Three weeks ago, after city Hearing Examiner Sue Tanner ruled against the neighbor-filed appeal in the Admiral tree-vs.-house case, appellant Lisa Parriott was still considering what to do next. Now, she tells WSB she’s taking the case to court. And she revealed she’s reached a settlement with the city regarding the fees they sought to charge related to her appeal.
First, the basic backstory if you haven’t been following this: The tree is a 100-ish-foot Ponderosa Pine growing at 3036 39th SW, on what the neighborhood had long seen as the side yard for the house next door. Real-estate investor Cliff Low bought the property – house, tree, and all – in late 2015 and sought a city opinion to confirm that the side with the tree was a buildable lot. The city said it was. He filed for permits to build a two-story house with a two-vehicle garage. Neighbors launched a save-the-tree campaign. When the city formally said OK last October, both Parriott and the Seattle Green Spaces Coalition filed appeals, though ultimately Tanner only allowed Parriott’s case – and only in part – to proceed.
That is considered the city’s final say in the matter, so any challenge has to be taken to Superior Court, and that’s what Parriott has done, filing a Land Use Petition and Complaint. You can read the document in its entirety here; the contentions include the same argument at the heart of the case taken to the Hearing Examiner, that the site doesn’t qualify for a Historic Lot Exception because there is nothing on record suggesting it was considered a separate building lot. Parriott’s action also seeks an injunction to keep the tree from being cut and house from being built while this plays out; city files show the building permit for the house was issued two weeks ago, on February 2nd.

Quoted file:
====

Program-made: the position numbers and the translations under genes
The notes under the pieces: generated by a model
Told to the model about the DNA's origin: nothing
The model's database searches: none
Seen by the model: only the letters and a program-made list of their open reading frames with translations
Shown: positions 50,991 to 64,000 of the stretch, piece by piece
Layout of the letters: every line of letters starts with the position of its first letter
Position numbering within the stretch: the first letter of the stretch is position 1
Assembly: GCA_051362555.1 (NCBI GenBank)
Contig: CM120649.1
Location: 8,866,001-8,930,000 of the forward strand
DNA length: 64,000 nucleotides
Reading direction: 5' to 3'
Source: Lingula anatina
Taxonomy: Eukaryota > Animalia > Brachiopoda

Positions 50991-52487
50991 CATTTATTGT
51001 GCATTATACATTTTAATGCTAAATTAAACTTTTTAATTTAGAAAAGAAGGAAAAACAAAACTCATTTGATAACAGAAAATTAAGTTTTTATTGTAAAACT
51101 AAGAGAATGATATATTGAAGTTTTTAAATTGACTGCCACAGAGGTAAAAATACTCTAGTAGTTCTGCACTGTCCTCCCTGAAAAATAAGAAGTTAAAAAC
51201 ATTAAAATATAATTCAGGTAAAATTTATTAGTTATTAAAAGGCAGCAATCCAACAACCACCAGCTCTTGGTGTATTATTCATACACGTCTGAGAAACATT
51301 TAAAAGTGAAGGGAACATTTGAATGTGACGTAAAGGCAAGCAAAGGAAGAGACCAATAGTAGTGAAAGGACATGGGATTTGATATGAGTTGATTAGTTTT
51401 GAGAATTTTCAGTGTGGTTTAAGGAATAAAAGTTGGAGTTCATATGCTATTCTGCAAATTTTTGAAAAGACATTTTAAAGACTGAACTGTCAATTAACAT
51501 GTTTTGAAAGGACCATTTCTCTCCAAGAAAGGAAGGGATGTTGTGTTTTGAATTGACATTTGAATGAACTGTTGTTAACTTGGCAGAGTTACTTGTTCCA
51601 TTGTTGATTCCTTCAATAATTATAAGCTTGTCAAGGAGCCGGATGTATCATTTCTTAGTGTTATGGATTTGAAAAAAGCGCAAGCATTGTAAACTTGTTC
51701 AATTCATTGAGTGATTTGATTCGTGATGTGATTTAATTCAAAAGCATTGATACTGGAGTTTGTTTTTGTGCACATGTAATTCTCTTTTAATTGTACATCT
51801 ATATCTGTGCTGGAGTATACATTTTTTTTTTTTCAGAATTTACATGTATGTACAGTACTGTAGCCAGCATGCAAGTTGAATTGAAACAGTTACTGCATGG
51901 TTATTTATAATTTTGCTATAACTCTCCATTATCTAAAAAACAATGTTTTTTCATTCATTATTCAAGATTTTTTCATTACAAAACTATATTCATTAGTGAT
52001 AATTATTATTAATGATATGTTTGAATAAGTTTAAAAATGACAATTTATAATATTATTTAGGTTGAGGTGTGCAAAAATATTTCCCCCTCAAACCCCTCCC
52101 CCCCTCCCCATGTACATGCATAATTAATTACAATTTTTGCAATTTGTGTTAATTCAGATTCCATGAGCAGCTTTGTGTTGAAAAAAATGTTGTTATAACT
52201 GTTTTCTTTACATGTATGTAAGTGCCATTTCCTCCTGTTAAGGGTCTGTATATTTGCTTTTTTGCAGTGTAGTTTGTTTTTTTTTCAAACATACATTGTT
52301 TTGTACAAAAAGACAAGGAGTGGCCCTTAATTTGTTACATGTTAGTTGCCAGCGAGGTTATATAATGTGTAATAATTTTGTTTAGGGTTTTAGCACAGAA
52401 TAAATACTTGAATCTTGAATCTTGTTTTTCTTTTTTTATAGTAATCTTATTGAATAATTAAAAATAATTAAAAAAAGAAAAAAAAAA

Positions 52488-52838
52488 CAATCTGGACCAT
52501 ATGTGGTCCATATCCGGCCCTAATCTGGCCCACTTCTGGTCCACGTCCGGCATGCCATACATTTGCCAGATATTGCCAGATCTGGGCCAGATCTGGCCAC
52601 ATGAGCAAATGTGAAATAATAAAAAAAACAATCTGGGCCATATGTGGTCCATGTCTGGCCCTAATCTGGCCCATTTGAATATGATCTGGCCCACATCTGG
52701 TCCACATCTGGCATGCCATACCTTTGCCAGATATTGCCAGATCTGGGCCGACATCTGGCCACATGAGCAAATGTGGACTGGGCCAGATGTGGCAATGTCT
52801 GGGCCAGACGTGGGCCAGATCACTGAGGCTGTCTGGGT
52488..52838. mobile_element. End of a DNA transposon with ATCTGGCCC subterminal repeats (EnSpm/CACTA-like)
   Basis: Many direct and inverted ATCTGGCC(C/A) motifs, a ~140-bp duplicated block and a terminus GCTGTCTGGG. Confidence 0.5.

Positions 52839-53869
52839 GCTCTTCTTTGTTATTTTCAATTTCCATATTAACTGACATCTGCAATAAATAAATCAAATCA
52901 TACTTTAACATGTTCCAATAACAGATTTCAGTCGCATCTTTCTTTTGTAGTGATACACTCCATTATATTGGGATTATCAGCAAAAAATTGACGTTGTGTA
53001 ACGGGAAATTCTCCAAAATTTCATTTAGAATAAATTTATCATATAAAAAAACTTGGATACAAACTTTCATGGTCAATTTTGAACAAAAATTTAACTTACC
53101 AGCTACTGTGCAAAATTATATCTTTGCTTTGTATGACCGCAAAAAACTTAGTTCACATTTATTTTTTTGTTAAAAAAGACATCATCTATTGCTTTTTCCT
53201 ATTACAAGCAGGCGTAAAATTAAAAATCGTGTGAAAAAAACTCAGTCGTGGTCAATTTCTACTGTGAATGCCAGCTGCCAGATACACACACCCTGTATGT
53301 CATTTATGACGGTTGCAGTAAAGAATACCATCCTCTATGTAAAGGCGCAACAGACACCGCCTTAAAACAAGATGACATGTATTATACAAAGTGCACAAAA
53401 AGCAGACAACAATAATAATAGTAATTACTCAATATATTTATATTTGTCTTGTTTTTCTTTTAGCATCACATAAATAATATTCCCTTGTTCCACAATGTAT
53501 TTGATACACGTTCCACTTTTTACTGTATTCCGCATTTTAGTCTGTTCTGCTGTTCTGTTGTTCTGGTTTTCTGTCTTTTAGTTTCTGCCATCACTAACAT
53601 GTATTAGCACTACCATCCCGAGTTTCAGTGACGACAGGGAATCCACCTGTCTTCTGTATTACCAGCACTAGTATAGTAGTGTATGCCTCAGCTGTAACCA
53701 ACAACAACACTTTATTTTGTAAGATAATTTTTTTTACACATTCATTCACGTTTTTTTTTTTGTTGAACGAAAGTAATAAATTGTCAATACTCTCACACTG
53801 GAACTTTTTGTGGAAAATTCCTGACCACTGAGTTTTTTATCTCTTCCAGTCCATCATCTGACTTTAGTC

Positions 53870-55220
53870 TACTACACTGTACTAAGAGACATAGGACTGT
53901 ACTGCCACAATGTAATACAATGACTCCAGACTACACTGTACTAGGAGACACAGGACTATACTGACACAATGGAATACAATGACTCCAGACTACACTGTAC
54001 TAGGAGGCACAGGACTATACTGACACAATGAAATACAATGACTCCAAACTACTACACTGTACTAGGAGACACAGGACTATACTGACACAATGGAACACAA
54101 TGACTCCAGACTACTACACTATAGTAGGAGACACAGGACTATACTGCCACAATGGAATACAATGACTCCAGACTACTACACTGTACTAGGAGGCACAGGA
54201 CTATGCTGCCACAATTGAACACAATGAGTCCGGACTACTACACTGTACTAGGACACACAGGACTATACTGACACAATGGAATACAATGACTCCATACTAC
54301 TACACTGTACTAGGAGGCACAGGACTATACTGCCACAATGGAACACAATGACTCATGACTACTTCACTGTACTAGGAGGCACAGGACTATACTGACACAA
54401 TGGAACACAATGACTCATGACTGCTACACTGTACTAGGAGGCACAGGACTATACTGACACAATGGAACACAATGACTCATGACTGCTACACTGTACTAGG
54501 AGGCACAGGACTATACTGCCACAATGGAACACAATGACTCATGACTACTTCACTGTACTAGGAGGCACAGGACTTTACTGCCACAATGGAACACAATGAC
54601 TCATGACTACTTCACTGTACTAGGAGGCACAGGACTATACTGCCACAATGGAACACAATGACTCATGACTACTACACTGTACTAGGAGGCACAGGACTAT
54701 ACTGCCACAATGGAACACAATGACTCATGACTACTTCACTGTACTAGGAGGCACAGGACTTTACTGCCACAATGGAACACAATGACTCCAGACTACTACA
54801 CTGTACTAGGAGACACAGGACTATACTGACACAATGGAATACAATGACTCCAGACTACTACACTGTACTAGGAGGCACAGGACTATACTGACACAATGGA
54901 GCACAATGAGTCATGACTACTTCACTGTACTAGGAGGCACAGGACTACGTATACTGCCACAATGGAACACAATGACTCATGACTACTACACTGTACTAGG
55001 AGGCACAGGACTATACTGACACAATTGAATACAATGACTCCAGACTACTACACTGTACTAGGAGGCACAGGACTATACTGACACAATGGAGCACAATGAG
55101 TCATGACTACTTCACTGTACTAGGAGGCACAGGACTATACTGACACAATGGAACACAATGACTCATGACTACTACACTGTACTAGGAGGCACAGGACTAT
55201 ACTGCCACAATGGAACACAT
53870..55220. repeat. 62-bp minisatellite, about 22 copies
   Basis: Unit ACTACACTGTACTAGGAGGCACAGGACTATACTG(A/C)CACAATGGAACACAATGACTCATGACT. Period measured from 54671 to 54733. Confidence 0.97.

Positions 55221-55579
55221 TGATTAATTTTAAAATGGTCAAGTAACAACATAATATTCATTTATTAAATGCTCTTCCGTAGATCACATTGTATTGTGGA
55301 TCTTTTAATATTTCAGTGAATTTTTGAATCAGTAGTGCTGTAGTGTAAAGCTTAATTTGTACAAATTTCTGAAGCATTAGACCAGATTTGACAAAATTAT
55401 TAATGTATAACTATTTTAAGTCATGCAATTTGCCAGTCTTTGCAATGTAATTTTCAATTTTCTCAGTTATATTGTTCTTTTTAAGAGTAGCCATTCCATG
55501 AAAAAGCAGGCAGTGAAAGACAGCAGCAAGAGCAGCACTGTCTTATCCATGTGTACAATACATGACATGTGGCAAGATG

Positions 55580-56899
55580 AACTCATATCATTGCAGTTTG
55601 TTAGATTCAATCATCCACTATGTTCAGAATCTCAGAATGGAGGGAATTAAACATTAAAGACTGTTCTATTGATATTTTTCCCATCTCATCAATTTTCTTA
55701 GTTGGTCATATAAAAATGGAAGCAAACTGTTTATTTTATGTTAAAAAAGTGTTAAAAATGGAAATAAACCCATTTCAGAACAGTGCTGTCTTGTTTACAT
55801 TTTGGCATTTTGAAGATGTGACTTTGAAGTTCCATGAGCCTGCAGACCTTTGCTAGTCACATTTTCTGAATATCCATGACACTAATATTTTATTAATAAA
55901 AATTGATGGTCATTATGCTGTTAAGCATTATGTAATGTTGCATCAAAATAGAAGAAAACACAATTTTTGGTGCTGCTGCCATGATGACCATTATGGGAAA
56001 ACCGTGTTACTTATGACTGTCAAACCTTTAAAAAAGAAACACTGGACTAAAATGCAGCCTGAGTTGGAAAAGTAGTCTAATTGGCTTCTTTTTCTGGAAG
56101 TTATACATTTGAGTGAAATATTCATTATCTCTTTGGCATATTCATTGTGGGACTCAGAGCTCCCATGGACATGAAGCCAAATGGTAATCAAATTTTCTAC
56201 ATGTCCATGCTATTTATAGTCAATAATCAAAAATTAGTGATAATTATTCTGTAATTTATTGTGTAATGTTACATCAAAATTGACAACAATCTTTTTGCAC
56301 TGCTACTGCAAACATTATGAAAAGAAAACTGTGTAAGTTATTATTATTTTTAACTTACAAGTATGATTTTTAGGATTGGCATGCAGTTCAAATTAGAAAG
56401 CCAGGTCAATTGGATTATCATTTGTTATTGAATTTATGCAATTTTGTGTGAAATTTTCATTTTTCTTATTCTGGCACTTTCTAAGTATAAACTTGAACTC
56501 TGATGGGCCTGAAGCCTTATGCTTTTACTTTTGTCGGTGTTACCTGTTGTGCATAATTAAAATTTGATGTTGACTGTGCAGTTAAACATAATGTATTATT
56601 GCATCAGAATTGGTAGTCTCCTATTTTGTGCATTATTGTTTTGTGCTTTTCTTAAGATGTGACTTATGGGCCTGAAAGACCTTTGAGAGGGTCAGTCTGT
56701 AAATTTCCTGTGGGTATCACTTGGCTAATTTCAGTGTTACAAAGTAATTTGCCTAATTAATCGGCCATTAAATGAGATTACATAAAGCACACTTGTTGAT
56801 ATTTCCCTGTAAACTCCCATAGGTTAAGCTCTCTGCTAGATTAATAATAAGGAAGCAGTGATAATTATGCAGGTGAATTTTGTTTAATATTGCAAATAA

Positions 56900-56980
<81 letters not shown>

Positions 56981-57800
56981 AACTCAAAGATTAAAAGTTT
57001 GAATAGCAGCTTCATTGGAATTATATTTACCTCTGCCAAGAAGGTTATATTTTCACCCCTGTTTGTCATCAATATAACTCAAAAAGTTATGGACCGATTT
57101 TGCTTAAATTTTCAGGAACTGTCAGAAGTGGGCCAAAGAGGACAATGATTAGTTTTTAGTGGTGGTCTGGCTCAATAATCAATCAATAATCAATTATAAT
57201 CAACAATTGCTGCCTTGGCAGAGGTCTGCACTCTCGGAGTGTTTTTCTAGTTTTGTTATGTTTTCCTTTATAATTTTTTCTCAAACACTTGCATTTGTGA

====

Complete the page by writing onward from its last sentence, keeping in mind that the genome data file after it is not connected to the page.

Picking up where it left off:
Meantime, with that court fight looming, Parriott reached a settlement with the city precluding a fight over fees charged for the interpretation she was forced to seek because the Hearing Examiner threw out her other potential avenue of appeal even before the January hearing. Here’s the agreement:
She paid the required $2,800 to cover staff time the city said would be spent on the “code interpretation,” and then the city sent a bill for more than $10,000, saying that was the cost of additional hours its staff spent on the case. As a result of the settlement, the Department of Construction and Inspections will waive that fee.
Next steps in Parriott’s land-use petition will likely be a hearing for both sides to argue before a King County Superior Court judge.